Rap musicians also call upon their imagined ancestors. In 2010, DonGURALesko recorded an album entitled Totem Leśnych Ludzi (A Totem of the Woods' People). Its major theme is, in short, a contemporary man's longing for the past. It's the longing for a time when people were not chasing after money, when they could enjoy freedom, and when nature formed an inseparable element of life and could be contacted as if it were another human being. These seem to be the same yearnings as those shared by romantic poets. The rhymes and beats of Gural are addressed to a worldwide audience, and the Slavs are merely one point of reference.
Totem Leśnych Ludzi is a search for lost authenticity. Two years later, Donatan released the record Równonoc: Słowiańska Dusza (Equinox: A Slavic Soul). It is an album which evokes Slavic heritage only.
Donatan comes from Kraków, but he spent seven years in Taganrog by the Azov Sea. He frequently brings up this fact, in order to underscore how much his stay in Russia helped him understand the essence of the Slavonic. The videos for Donatan's songs seem to bring together all the possible imagery of Slavic prehistory.
One can see long-haired, bearded and half naked warriors running around fields of golden wheat. There is a sweet blond-haired child, waving around a sword with a wooden palisade in the background. There are women who sing, with their large breasts exposed as they churn fresh cream. And there is alcohol that flows abundantly. The only thing out of place are the rappers, who jump around the roofs of old castles. Donatan managed to bring together the entire crème de la crème of Polish rap – there is the aforementioned Gural, there are Pezet, Pih and Borixon, and they're all into hammering on about blood.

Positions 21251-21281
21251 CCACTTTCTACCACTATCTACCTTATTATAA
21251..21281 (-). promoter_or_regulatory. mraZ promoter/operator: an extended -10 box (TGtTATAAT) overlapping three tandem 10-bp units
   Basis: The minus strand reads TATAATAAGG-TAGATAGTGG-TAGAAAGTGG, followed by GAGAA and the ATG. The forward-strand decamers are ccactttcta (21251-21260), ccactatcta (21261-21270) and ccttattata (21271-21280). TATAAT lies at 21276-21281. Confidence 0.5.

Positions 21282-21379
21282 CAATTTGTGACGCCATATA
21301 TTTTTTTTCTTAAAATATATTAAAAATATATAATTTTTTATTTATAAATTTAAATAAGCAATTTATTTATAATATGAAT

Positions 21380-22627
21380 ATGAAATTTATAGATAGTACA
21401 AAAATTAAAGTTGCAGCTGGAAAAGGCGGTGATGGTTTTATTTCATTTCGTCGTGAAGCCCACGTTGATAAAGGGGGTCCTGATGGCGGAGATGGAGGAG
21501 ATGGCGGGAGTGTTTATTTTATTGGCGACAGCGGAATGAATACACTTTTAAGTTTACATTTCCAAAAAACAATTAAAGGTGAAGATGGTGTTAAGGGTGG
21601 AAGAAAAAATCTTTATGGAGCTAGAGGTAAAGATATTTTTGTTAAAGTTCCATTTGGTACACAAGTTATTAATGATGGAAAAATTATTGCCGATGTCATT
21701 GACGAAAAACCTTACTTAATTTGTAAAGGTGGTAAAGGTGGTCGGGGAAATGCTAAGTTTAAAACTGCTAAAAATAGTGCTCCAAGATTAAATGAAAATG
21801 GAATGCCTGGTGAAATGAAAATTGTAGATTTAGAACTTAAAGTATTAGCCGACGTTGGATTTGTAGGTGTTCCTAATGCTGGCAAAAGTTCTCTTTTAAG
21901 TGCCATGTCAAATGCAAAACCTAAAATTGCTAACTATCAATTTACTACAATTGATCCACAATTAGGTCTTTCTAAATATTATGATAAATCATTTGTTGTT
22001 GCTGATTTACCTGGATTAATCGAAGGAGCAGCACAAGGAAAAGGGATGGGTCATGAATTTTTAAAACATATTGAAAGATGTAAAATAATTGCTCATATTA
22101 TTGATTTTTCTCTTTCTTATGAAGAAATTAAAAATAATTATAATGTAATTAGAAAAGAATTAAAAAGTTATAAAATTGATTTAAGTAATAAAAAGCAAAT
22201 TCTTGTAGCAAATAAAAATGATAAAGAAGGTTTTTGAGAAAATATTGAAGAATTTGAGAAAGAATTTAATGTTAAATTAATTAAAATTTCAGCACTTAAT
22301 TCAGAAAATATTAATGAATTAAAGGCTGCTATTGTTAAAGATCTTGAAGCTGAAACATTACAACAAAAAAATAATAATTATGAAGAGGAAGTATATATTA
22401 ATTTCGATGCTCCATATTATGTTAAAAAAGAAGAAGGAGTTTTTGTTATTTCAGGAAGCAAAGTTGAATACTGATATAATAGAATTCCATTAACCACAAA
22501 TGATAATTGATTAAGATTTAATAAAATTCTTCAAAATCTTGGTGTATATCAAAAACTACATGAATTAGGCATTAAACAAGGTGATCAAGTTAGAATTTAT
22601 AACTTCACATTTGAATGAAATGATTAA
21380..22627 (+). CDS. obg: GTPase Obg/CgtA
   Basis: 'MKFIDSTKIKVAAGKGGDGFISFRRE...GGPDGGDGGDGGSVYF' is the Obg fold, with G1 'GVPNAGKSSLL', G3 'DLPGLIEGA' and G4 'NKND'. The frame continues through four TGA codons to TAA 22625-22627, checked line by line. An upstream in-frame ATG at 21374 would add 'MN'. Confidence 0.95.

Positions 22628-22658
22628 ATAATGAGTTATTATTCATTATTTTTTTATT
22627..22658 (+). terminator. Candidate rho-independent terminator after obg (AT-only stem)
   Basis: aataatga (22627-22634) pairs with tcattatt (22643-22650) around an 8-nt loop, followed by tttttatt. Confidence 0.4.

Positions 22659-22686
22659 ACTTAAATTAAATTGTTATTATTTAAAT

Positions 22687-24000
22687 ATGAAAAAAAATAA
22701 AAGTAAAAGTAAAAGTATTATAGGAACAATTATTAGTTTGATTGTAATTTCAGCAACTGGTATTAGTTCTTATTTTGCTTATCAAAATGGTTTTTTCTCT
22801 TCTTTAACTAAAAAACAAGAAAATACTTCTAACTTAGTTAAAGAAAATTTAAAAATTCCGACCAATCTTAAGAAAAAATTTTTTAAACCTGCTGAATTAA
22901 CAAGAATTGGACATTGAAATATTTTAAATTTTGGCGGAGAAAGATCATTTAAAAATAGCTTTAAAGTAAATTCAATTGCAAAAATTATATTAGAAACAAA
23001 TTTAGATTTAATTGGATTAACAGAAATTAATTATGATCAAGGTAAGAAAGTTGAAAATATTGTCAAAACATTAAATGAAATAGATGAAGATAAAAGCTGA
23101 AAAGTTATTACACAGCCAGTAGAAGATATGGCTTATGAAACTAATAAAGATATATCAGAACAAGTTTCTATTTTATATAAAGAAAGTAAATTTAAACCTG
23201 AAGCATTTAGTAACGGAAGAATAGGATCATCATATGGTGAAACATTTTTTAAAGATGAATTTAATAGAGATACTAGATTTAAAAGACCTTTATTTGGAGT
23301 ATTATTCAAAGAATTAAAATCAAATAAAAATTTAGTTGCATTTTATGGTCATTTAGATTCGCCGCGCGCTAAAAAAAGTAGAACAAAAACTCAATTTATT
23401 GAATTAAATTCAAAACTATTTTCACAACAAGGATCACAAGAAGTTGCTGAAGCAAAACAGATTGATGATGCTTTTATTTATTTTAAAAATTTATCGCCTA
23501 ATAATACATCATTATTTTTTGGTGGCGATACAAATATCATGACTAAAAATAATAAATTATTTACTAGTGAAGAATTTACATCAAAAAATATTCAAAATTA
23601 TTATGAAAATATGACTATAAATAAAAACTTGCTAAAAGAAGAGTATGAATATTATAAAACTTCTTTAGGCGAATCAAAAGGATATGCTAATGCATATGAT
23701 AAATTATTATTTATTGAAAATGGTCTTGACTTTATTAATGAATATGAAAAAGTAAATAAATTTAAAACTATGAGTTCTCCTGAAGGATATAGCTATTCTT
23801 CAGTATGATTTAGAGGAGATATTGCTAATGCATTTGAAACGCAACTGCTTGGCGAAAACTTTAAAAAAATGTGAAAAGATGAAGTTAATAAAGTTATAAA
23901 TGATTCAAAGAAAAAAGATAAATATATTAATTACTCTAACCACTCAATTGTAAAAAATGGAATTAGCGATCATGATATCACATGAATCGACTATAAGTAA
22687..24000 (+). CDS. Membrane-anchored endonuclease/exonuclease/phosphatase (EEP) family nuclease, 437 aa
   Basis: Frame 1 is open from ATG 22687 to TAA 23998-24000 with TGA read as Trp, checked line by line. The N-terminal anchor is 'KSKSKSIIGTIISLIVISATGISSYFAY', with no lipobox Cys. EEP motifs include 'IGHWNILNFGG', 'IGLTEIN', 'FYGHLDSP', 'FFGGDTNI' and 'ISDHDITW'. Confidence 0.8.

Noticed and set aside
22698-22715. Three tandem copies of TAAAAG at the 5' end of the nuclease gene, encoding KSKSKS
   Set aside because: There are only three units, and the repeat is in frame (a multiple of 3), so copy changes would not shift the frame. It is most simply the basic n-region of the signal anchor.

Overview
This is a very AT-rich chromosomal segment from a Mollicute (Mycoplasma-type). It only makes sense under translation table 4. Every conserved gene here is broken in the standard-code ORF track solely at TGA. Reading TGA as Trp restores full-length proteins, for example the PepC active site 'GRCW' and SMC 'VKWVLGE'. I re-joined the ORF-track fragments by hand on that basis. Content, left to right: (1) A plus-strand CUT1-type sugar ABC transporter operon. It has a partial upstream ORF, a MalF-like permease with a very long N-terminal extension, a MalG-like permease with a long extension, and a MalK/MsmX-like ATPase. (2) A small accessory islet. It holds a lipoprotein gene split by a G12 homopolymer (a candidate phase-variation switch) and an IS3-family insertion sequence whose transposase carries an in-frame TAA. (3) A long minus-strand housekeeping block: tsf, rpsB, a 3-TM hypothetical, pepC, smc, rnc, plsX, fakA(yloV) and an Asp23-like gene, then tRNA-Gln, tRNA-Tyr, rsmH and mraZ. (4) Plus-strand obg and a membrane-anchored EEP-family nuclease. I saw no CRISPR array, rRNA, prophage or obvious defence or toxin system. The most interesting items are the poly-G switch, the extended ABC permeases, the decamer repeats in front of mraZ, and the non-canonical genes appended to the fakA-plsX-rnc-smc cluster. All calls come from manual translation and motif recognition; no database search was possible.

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The original Polish lyrics as proclaimed by Pezet:
Ze słowiańskiej kultury w sobie mam słowiańską krew / wcale jej nie czuję, ale budzi czasem dziwny zew / i gdy wypiję to robi się patetycznie, krzyczę kocham, czy zabiję
From the slavic culture I got my Slavic blood / I really cannot feel it, but then it's like a flood / and when I get a drink it gets all majestic, I shout that I love or that I'm gonna kill
My Słowianie (We, the Slavs)
I congratulate you on the success enjoyed by your piece My Słowianie (We, the Slavs). Up to this moment, it's been watched on YouTube by more than 28 million viewers – that's a great result! As a big fan of Slavic culture, I am thrilled that it can sweep millions, but it also makes me a bit anxious. Knowing how frequently various convictions that grew around the Slavic myth actually led to discrimination and inequity, I would like to express a few remarks with respect to your work.
Why do the lyrics from your album repeatedly evoke the motif of blood and genes? It triggers some very unpleasant associations, but first of all, it seems to be entirely without base. Most likely, the Slavs never formed a nation in the genetic sense of the word, and especially not in the most distant times. They emerged from masses of dwellers of old provinces of the Roman empire: Semites, Germanic tribes, and above all, Scandinavians, whose soldiers were a basic state-creating factor for the majority of Slavic nations – especially in the cases of Russia and Poland.